My great great grandfather came to the United States from Denmark. He was a wealthy dairyman who sold his possessions to emigrate. The story is told of his generosity in helping others come to this country who couldn't afford the passage.
My great grandmother married and settled in a small town in rural Idaho. She became a midwife and helped mothers all over the county give birth.
My grandmother was widowed at a young age. She found employment as a social worker even before such government agencies became well established.
My mother was also widowed when I was a small child. She went back to school, earned a PhD, and taught at a university, helping many of her students find a better life and launch their own careers.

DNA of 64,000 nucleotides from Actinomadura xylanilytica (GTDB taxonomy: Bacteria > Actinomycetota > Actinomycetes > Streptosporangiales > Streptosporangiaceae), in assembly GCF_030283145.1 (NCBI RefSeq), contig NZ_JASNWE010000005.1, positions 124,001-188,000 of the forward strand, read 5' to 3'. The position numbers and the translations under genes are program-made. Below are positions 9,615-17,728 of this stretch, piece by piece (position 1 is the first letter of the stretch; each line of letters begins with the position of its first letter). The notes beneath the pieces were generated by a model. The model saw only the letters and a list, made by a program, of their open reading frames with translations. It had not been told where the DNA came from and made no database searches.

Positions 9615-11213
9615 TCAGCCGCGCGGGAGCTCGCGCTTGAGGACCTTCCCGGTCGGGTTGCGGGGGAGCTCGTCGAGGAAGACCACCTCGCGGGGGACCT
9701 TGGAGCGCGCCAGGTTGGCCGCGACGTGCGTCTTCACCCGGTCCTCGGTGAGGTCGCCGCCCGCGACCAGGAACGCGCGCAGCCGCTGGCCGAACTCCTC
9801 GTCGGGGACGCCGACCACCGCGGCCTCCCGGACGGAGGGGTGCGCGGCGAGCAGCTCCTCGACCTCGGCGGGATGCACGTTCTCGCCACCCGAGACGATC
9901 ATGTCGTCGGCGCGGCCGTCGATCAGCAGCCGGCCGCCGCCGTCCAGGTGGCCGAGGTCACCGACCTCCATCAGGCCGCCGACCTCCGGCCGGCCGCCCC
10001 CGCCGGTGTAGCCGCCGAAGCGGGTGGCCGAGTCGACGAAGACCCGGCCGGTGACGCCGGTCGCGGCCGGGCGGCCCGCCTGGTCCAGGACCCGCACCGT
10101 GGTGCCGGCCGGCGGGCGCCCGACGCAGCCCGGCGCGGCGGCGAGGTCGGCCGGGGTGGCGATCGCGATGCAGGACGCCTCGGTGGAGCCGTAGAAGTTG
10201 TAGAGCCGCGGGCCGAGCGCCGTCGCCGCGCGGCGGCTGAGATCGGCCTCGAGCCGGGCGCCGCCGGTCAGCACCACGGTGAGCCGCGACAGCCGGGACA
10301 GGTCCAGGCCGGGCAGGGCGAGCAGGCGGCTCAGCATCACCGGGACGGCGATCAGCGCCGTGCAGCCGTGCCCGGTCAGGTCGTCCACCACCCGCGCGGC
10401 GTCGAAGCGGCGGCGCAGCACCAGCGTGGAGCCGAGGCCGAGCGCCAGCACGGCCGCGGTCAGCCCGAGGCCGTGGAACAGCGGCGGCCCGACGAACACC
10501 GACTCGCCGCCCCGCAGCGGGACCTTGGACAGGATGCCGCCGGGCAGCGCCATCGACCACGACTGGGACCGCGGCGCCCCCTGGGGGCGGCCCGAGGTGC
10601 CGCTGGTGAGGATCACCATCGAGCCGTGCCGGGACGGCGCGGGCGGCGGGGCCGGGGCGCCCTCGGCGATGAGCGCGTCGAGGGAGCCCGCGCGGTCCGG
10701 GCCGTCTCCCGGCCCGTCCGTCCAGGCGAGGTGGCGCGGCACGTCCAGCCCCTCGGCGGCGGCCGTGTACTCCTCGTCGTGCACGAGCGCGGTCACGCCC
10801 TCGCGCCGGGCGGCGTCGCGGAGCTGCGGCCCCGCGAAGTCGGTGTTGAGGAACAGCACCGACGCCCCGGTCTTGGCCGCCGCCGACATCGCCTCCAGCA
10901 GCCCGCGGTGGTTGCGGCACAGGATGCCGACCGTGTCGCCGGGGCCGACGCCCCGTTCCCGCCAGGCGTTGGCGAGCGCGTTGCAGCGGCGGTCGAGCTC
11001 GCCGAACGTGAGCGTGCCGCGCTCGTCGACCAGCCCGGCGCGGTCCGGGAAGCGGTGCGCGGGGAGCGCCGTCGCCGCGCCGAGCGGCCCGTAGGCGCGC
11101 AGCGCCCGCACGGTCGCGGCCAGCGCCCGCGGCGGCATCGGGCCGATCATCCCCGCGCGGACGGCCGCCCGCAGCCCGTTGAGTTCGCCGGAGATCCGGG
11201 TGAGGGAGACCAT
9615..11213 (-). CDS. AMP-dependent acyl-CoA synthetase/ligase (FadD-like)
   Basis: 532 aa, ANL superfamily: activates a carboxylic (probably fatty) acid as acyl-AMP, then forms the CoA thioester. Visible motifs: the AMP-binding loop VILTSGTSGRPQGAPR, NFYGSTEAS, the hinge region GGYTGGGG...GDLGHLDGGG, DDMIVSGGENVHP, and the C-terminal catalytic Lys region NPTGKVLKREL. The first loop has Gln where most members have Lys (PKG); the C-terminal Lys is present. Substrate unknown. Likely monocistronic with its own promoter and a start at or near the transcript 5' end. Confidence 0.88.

After our children were all in school, I became licensed as Marriage and Family Therapist, establishing a large practice in Las Vegas. I worked with families of all shapes and sizes.
Each of our children has followed a different career path: a math teacher, a baker, a kindergarten teacher, a librarian, a salesman, and an artist.
But all their paths contain the gift of service to others. This way was firmly established for all of us by our great great grandfather, and has come down through the ages as a mantra for all of us because of our family stories.
What are your family stories?
Talk about the strengths, the struggles, and the triumphs you and your family have experienced. Stories are your path to wholeness. If you see your stories as tales of failure, look more closely and find the courage and hidden valor of your ancestors. They are there.
Happy story telling!
Here's a link to the entire New York Times article.